So why were there no results? It really has nothing to do with her, her team or her program. At the time, I was chasing success in media. Unfortunately, as I’ve said, media is in an ongoing and terrible state of flux. Broadcasting corporations have been and are still making massive cutbacks. Sure, there are still jobs to be had in traditional media and success is always possible. I think this is especially true for a young person who is willing to start at an entry level. It’s just not the right place for me anymore.
Where is the right place for me? I’ve been trying to figure it out. Believe me, I’ve been trying, working and thinking! I’ve met a lot of people who are in transition as well and are also trying to figure it out. Some have succeeded, and have landed jobs that fit them well. Others simply took the first job that came along because they needed to work. Many of those people consider themselves fortunate to have found a job at all. They learned what it was like not to have a regular paycheck and how painful that can be.
An old friend called a while back and talked with me about his company and their need for better content marketing services. That got me to thinking: I’m a journalist and writer, and have many valuable and transferable skills. All that I’ve done so far in my career encompasses many aspects of content marketing. That’s the direction I’m pursuing now.
I don’t typically give advice. Rather, I encourage people to search for their own unique and personal solutions to their problems. That includes matters of employment and career transition.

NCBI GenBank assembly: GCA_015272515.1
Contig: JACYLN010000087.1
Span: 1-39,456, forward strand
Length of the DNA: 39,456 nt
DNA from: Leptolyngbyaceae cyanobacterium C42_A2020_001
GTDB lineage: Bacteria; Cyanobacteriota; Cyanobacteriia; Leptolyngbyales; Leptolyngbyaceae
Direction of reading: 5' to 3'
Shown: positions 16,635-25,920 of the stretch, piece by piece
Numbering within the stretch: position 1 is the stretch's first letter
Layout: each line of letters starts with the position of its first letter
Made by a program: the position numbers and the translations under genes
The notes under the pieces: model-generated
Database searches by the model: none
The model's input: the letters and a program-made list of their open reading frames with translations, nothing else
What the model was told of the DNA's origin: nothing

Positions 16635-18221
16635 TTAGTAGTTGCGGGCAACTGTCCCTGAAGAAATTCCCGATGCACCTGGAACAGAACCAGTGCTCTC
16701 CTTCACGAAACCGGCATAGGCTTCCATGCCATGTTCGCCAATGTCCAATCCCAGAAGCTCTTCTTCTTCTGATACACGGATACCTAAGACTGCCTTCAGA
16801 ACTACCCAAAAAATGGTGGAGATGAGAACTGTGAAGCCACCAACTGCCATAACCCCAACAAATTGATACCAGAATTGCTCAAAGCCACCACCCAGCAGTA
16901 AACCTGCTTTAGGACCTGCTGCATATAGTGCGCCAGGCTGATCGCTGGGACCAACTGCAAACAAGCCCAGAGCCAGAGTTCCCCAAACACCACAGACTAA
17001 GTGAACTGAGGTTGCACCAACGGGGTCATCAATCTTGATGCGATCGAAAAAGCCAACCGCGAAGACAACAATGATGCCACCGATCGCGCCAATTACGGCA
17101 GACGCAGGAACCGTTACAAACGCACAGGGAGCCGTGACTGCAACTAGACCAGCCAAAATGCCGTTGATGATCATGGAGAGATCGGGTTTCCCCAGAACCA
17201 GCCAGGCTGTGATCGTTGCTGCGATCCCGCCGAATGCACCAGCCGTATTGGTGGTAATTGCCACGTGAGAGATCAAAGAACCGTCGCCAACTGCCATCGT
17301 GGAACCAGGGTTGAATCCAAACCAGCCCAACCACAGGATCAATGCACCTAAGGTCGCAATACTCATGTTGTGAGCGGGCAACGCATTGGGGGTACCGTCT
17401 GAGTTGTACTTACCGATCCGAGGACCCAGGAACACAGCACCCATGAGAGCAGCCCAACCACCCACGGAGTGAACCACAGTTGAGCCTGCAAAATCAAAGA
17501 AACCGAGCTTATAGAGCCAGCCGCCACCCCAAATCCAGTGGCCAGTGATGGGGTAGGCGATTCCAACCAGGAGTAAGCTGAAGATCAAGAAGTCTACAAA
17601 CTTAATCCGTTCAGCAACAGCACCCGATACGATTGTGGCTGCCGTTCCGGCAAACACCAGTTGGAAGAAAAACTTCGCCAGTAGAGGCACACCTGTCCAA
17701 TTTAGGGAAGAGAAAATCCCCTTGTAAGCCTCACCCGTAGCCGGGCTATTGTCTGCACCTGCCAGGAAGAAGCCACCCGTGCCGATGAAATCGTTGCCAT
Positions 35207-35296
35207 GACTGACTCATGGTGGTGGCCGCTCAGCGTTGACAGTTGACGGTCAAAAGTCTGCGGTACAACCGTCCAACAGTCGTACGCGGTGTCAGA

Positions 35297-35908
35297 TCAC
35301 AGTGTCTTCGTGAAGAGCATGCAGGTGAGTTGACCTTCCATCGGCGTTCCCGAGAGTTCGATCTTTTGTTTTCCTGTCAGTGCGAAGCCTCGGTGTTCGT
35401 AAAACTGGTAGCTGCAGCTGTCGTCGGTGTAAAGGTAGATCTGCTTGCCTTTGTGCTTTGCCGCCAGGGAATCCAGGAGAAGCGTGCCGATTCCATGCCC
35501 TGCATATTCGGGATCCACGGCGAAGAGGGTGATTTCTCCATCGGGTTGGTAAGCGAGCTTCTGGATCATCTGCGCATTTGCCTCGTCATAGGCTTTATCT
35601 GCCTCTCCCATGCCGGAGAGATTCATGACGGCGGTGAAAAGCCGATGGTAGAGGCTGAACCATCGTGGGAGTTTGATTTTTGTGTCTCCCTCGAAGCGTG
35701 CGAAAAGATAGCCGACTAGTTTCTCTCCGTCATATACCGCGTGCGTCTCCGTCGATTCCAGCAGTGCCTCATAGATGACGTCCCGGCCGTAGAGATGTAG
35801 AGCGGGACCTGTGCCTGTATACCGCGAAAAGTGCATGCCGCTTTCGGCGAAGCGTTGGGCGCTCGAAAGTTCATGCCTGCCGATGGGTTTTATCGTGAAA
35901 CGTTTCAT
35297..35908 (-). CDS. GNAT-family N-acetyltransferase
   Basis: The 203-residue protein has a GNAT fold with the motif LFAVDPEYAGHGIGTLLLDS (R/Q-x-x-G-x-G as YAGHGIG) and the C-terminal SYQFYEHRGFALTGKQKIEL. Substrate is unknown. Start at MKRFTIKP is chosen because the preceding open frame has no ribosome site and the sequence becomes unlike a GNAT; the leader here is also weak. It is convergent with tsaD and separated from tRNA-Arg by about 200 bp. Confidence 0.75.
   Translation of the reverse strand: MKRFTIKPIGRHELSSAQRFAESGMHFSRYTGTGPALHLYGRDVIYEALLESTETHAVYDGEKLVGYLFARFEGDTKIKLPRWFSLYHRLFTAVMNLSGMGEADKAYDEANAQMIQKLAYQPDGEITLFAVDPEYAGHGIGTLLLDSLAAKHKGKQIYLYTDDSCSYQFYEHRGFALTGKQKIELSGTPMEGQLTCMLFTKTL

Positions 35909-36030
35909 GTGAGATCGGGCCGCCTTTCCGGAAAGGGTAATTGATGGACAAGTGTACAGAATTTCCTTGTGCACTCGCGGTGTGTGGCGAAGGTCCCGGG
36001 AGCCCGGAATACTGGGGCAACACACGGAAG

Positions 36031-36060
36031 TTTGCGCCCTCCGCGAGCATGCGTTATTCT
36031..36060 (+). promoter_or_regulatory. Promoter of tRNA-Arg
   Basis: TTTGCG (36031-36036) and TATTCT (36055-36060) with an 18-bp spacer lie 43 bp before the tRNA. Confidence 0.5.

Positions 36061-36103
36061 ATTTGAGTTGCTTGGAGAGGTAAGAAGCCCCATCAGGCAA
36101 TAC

The greatest suggestions I could give revolve around getting through each day and being able to sleep that night. Regarding that, I say: do whatever you have to do – that’s legal and moral – to get you through, stop beating yourself up, stop blaming yourself and feeling guilty (it solves nothing) and do something nice for yourself. For instance, I love iced coffee drinks so I regularly grab a few dollars and treat myself to one.
Also, understand that there are no definitive answers: there is no single guiding principle that will get you back to work. It’s never so simple as this: “Apply to five job every day and you’ll get the break you need” or “Find the right recruiter and you’ll be working in no time.”
I’d also say keep learning and re-evaluating. When something doesn’t produce results after three months (that’s my gauge) try something new. That may mean finding a new networking group, trying a different recruiter, revamping your resume, or developing a new cover letter template with a mind-blowing introductory sentence.
Start behaving today like the professional person that you want to become. Make sure all your online and personal interactions are in line with this objective.
Lastly, repeat this to yourself often: time heals all wounds. It’s a far-overused cliché but it works. If you keep working and plugging away and searching for your own answers – even if that eventually means re-training and a major career change, and a decrease in salary – you will regroup.
I will regroup.
I will heed my own advice.
Meanwhile, I’m still here. Despite all the adversity and upheaval of the last two-plus years, I’m still here fighting. I’m healthy, I’m active, I have love and support and when my head hits the pillow each night, I drift slowly into a peaceful sleep.